A Swing and a Miss

I caught myself just watching Husband many times over the course of his two weeks of R&R. Just quietly looking at him filled a hole I  didn’t even know was there. That first morning he sat on my couch with a cup of coffee and the paper, scanning the world news.

I knew exactly what he was doing. Where he was. He had his guys on his mind, front and center.

Husband is constantly thinking about them, their mission, his mission. I can’t begin to understand what kind of guilt is associated with guys who come home to relax and enjoy the comforts of home while their buddies are out there, in a war zone, making hard decisions and/or going in harm’s way. One of the things that originally drew me to my man was his keen sense of responsibility. And it was that very quality which was keeping him distant, now.

It’s about priorities, which makes sense. Me, the kids … we are definitely safer here than his guys over there engaging the enemy on a daily basis. I get it that he doesn’t need to be concerned with our well-being as much as theirs. I do.

But it doesn’t feel good when you’re standing right in front of him, and all he can see is the world news headlines.

But in that moment, on that first day he was home, none of that mattered. From the sink I looked over at him, and he was so consumed with what he was reading that it allowed me to stare for a very long time without being caught. And I smiled. And I imprinted the image on my brain for later.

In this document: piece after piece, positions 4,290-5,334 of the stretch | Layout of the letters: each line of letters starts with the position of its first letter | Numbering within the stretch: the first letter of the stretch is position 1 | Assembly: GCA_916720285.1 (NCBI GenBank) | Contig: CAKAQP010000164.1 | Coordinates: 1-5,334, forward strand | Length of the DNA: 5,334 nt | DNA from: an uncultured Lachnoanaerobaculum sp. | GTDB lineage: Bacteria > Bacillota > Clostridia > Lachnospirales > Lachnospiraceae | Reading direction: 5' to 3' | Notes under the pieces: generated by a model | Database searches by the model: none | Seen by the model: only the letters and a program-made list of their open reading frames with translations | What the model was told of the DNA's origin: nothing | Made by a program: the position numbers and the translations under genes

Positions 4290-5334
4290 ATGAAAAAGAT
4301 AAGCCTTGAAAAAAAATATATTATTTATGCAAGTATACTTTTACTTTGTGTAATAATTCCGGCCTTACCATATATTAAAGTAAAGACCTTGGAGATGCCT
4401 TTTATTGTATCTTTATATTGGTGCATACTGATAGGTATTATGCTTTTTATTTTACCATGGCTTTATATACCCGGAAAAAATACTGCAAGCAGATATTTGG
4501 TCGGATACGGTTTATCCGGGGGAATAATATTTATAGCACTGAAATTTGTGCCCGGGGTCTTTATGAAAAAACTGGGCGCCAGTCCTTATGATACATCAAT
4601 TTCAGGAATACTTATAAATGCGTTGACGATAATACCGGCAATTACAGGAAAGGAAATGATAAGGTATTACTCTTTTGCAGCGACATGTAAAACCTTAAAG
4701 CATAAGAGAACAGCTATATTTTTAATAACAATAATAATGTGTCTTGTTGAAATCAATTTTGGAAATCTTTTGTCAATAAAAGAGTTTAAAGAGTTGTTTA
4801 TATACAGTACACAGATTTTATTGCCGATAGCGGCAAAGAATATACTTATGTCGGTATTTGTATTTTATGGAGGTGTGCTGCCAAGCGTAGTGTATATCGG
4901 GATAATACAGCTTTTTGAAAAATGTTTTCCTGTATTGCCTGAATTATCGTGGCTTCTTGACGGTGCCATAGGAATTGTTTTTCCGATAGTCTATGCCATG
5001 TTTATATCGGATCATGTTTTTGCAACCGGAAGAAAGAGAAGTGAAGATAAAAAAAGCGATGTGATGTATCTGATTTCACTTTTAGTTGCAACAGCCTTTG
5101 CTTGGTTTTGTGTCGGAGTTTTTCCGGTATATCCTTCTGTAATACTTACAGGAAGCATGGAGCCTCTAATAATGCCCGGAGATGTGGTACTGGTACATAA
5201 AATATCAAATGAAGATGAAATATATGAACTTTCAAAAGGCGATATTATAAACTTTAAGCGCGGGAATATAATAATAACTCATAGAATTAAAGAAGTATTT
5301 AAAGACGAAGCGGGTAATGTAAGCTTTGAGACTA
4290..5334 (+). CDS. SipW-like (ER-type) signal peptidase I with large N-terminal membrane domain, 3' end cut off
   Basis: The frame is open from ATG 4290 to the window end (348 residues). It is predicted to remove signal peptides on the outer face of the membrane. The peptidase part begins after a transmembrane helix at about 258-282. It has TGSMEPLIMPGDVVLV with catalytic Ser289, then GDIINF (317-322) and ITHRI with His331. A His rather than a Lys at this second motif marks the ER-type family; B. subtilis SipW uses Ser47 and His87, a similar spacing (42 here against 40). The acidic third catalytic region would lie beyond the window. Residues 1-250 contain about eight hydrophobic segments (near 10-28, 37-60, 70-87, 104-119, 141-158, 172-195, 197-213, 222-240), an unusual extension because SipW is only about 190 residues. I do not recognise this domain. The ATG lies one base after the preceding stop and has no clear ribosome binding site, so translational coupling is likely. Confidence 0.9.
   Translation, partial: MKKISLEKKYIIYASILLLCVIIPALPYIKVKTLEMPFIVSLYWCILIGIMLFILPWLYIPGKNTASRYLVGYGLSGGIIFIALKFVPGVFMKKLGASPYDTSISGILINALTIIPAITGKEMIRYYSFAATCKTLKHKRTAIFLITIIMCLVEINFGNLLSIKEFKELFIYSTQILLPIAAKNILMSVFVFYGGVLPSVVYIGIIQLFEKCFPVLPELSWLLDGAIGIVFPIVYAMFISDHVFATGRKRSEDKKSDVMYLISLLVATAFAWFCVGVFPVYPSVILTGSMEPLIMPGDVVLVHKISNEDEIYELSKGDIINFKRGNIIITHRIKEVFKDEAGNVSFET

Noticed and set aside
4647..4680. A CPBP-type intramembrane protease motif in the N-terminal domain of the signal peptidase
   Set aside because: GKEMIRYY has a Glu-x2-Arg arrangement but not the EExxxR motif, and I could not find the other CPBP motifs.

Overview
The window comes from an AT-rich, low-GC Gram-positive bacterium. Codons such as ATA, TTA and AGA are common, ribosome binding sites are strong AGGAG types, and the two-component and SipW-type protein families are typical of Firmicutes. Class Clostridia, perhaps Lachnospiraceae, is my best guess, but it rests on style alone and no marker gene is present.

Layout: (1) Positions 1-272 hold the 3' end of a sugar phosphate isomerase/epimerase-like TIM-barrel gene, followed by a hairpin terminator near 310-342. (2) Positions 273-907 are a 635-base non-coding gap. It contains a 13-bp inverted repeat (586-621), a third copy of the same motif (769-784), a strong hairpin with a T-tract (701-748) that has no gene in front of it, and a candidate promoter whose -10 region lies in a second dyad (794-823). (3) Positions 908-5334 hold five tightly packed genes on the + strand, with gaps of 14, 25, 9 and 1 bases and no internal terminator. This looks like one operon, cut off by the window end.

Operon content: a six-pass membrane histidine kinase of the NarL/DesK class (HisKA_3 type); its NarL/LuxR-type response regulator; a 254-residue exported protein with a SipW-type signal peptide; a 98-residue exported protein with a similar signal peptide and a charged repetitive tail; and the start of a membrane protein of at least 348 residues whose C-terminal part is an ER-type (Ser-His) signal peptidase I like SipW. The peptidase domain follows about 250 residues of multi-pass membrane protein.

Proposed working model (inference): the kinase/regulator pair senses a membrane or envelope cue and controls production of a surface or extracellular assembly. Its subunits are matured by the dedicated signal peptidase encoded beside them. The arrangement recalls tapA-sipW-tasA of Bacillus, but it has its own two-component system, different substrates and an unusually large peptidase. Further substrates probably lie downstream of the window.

“I kinda like you sitting there on my couch, reading the paper.”

“I kinda like it, too.”

I came and sat next to him. The kids continued to sleep, worn out from the jittery nights of restless wiggling leading up to the homecoming, and I sat enthralled as he told me so many of the things we haven’t been able to talk about since he’s been gone: his opinions about politics and how they’ve changed or become cemented now that he’s seen the operational side of the military coin; who his friends are and what they are like; what (vague) kinds of things he is doing and what (vague) kinds of people he’s working with. He would periodically get to something he couldn’t discuss. He looked at me and said something like, “well anyway, you get the idea.”

But I didn’t. I didn’t have a clue what he was talking about.

By some miracle the kids slept for nearly two hours that first morning, and the conversation continued the entire time with breaks only for coffee refills. And even though it was completely about him, completely about what he was doing, and completely about his world, it was close to something we had done before. It was sharing. It was almost a connection.

But there was a gap between us I couldn’t quite figure out. There was a determination on his part to help me understand something both of us knew I would never truly grasp; and at the same time, there was desperation on my part to find myself in his eyes, to make up for ten months in one minute, to find what was different about him, and scratch at it until it bled.

Here he was, right in my living room, sharing himself with me. And yet we were miles and miles apart. I knew before he ever got here that R&R would not be about reunification. It couldn’t be. It would be a man “visiting” his home. It would be a family creating a false atmosphere – putting their lives on hold – for their man. It would be a reminder, an idea, a ghostly image of what was, what would be again.